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Palamene o Tuvalu (Parliament of Tuvalu)

Compare data for parliamentary chambers in the Last elections module

A historical Archive of past election results for this chamber can be found on a separate page

Parliament name (generic / translated) Palamene / Parliament
Structure of parliament Unicameral
Dates of election / renewal (from/to) 16 September 2010
Purpose of elections Elections were held for all the seats in Parliament on the normal expiry of the members' term of office.
On 13 August 2010, parliament was dissolved in view of general elections set for 16 September.

Following the previous elections held in August 2006, parliament elected Mr. Apisai Ielemia as Prime Minister. He subsequently formed an eight-member cabinet. Under his administration, the country of 11,000 inhabitants enjoyed political stability.

In the 2010 elections, 26 candidates, including all outgoing members, were vying for the 15 seats in parliament. Since there are no political parties in Tuvalu, all candidates ran as independents.

A number of senior government officials resigned to contest the elections. They included Mr. Enele Sopoaga, a former Tuvalu Ambassador to the United Nations who attracted worldwide attention during the UN Climate Change Conference held in Copenhagen in 2009. He proposed amending the UN climate treaty to require all countries to keep the rise in temperatures to 1.5 degrees Celsius above pre-industrial levels, a proposal subsequently rejected. Most of Tuvalu's main islet is only 1m above high tide. With the sea level rising at a rate of 5.7mm per year, Tuvalu risks becoming uninhabitable by the end of century.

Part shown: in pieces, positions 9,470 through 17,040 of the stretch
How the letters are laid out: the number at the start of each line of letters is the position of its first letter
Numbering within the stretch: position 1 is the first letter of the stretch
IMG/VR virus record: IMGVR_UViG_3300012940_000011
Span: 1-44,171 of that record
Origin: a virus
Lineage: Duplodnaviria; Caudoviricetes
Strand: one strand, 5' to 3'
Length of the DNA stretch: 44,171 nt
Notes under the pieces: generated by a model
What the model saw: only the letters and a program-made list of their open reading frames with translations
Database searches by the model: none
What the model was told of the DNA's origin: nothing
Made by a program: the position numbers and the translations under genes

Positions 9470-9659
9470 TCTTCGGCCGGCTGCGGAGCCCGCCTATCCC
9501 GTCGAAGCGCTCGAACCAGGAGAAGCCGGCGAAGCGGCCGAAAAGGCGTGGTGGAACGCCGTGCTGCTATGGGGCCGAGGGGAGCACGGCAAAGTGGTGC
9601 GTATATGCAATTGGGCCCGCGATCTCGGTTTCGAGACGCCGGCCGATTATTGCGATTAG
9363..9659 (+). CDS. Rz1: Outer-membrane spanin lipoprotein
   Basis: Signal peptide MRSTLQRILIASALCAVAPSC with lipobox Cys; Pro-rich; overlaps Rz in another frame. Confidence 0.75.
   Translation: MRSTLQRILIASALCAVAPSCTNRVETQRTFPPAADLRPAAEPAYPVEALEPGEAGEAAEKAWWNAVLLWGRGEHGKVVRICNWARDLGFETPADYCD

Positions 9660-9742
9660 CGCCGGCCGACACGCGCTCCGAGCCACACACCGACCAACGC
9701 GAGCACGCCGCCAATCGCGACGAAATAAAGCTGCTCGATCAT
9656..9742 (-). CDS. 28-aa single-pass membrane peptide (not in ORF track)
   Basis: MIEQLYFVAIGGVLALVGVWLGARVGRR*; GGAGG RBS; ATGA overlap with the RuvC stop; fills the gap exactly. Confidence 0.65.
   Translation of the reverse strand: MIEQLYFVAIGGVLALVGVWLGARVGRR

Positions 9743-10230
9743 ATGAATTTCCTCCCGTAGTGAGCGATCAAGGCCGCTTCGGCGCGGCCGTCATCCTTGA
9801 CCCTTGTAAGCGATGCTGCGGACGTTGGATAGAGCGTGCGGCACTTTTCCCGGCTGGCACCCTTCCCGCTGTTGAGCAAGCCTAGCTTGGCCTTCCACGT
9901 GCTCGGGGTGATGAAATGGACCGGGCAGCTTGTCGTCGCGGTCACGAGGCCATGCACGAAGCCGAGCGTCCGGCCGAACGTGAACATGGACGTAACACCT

Many candidates focused on climate change issues. Prime Minister Ielemia ran on the government's record and called on voters' support to be able to continue the development projects he had started.

Turnout was reportedly high among the 6,000 registered voters.

Ten of the 15 outgoing members were re-elected. Most cabinet members were re-elected while Deputy Prime Minister Tavau Teii lost his seat. Speaker Kamuta Latasi retained his seat. Mr. Sopoaga entered parliament for the first time. As in the previous elections, no women were elected.

On 29 September, parliament held its first session and elected Mr. Isaia Taeia Italeli, the younger brother of the Governor General, Iakopa Taeia Italeli, as its new Speaker. It elected Mr. Maatia Toafa as Prime Minister, a post he had held from 2004 to 2006. He was backed by five new members and three members that had supported the former government. Mr. Sopoaga became Foreign Minister.

On 15 December, Prime Minister Toafa lost a motion of no-confidence only after three months in office. Prior to the vote, his Home Minister, Mr. Willie Telavi, had withdrawn support from the government, citing a row over financial policies. On 25 December 2010, Mr. Telavi was elected new Prime Minister by eight to seven votes, winning over outgoing foreign minister Sopoaga. Mr. Kamuta Latasi, former Speaker until the 2010 elections, became Speaker again.
Voter turnout
Round no 116 September 2010
Number of registered electors
Blank or invalid ballot papers
Valid votes

Round no 1
Distribution of seats according to sex
Percent of women
Distribution of seats according to age
Distribution of seats according to profession
Source: Parliament (05.10.2010)
Tuvalu has no party system.

Note on the distribution of seats according to sex:
No women were elected in the general elections held in September 2010. In the by-elections held in August 2011, Ms. Pelenike Isaia, the widow of an MP who had passed away the previous month, was elected, becoming the second woman to enter Parliament of Tuvalu.

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